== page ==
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A Lucky Omen Perhaps, But A Four Leaf Clover Is Still A Weed

by Alex Russel, All About Lawns Columnist

weed, weed control
Clover

Four leaf clovers are the stuff of legend. Children, often accompanied by encouraging parents, will search through lawns and shrubberies looking for nature's most loved good luck charm. Unfortunately though, clovers, four leafed or not, are weeds when they're found on your lawn. As much excitement as they might bring to the eyes of a child, the blessed little plant is a lawn pest, and needs to be pulled right out of your lawn.

The main reason clovers are best to be rid of quickly is that they attract bees. Bees love clover blooms and family members risk getting stung. The other reason is more typical of a weed plant. Clover has a life of its own. Its color, growth pattern, and texture are completely different form your lawn grass and after a while your lawn will look like occupied territory.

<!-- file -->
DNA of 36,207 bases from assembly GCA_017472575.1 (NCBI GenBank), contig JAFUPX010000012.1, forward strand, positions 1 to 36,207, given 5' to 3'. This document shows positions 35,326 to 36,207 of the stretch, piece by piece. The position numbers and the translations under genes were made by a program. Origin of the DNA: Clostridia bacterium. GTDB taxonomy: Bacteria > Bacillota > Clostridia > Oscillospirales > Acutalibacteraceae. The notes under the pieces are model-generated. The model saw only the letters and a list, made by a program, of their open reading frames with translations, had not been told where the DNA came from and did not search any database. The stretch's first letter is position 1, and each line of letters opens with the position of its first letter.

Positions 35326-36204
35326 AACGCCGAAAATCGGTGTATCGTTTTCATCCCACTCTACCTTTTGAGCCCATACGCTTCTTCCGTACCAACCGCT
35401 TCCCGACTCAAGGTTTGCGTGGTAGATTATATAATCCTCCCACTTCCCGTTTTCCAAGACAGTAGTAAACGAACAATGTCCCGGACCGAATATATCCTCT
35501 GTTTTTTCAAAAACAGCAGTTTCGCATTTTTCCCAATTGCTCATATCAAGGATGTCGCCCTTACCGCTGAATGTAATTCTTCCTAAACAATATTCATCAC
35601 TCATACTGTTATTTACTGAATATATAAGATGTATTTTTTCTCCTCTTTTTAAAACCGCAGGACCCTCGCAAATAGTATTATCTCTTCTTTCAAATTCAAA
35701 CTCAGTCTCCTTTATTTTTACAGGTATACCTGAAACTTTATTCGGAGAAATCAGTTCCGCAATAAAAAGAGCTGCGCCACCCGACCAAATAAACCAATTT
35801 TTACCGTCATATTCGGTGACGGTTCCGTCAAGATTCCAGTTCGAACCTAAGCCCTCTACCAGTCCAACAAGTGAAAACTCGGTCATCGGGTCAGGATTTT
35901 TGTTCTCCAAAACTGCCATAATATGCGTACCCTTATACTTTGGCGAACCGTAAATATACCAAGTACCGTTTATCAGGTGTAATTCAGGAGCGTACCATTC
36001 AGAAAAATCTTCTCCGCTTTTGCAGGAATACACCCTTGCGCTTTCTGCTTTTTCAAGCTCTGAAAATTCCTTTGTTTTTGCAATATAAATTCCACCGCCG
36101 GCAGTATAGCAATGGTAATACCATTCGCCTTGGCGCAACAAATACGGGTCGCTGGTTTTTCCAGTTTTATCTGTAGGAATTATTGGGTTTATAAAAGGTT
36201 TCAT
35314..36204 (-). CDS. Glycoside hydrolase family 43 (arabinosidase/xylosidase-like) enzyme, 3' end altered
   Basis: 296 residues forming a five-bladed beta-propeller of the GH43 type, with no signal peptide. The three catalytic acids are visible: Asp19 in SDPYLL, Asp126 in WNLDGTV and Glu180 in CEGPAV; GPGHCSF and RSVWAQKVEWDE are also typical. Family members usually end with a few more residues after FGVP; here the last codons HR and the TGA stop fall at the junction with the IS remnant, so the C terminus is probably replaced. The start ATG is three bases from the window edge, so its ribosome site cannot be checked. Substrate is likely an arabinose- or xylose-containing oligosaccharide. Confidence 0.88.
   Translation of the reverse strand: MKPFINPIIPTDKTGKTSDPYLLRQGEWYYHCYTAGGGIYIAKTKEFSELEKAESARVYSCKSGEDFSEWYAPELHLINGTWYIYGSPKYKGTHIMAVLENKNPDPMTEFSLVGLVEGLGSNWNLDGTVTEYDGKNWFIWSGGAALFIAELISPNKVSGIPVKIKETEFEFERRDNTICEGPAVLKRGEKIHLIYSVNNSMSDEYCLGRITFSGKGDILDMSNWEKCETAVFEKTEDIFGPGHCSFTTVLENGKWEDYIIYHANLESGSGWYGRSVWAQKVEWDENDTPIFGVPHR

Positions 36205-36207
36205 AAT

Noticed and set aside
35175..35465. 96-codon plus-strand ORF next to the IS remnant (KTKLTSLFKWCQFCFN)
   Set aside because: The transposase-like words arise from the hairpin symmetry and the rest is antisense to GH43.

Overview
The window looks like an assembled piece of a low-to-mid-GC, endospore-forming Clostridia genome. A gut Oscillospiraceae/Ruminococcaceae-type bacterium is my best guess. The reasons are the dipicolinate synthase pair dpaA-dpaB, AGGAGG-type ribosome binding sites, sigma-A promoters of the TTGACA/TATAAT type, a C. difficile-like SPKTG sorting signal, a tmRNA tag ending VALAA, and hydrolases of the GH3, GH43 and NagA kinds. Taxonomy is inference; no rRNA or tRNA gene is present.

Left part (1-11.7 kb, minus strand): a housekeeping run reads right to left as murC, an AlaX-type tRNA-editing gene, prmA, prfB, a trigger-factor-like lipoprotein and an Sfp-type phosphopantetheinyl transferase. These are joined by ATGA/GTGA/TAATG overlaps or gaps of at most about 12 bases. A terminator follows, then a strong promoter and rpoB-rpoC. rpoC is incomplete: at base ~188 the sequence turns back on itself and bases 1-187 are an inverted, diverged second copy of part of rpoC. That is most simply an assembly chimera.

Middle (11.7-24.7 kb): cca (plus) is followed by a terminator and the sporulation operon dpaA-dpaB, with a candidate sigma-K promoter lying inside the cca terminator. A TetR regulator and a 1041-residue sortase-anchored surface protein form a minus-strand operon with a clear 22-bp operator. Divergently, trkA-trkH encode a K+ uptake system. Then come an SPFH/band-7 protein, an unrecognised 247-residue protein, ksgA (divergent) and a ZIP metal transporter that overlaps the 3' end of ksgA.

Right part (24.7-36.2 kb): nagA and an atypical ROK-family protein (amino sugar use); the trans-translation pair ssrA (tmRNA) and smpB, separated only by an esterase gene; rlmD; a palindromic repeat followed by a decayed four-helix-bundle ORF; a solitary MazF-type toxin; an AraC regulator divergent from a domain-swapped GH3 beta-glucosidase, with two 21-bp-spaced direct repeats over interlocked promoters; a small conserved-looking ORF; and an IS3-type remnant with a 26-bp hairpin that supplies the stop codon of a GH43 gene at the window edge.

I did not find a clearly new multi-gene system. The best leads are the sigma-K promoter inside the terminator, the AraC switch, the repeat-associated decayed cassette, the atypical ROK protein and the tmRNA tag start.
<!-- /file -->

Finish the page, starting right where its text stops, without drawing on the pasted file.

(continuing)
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How to Face the Clover Weed

Attacking the clover weed with chemicals is a little tricky. There are different types of clover weed and each one requires a different fertilizer. Perennial clover takes one type of fertilizer and annual clover takes another. Most lawn gardeners will have trouble telling the two apart.

For this reason, getting on your hands and knees and pulling the clover from the ground isn't such a bad way to start, especially if the problem isn't that significant. Most experts agree that pre-emergent chemical treatments are rarely necessary for clover weed alone: Too much chemical for too small a problem.

Weed Plant Means Lack of Nitrates

However, clover presence in the garden does usually signify a lack of nitrates in your fertilization program. As with all weed presence, the best way to attack clover is to actually address the health of your lawn. The weed is just a symptom of your lawn not getting everything it needs (or too much of something it needs).


About the Author
Alex Russel is a freelance writer living in Brooklyn, NY. Since graduating from Syracuse University he has worked at many different media companies in fields as diverse as film, TV, advertising, and journalism. He holds a dual bachelor's degree in English and History.

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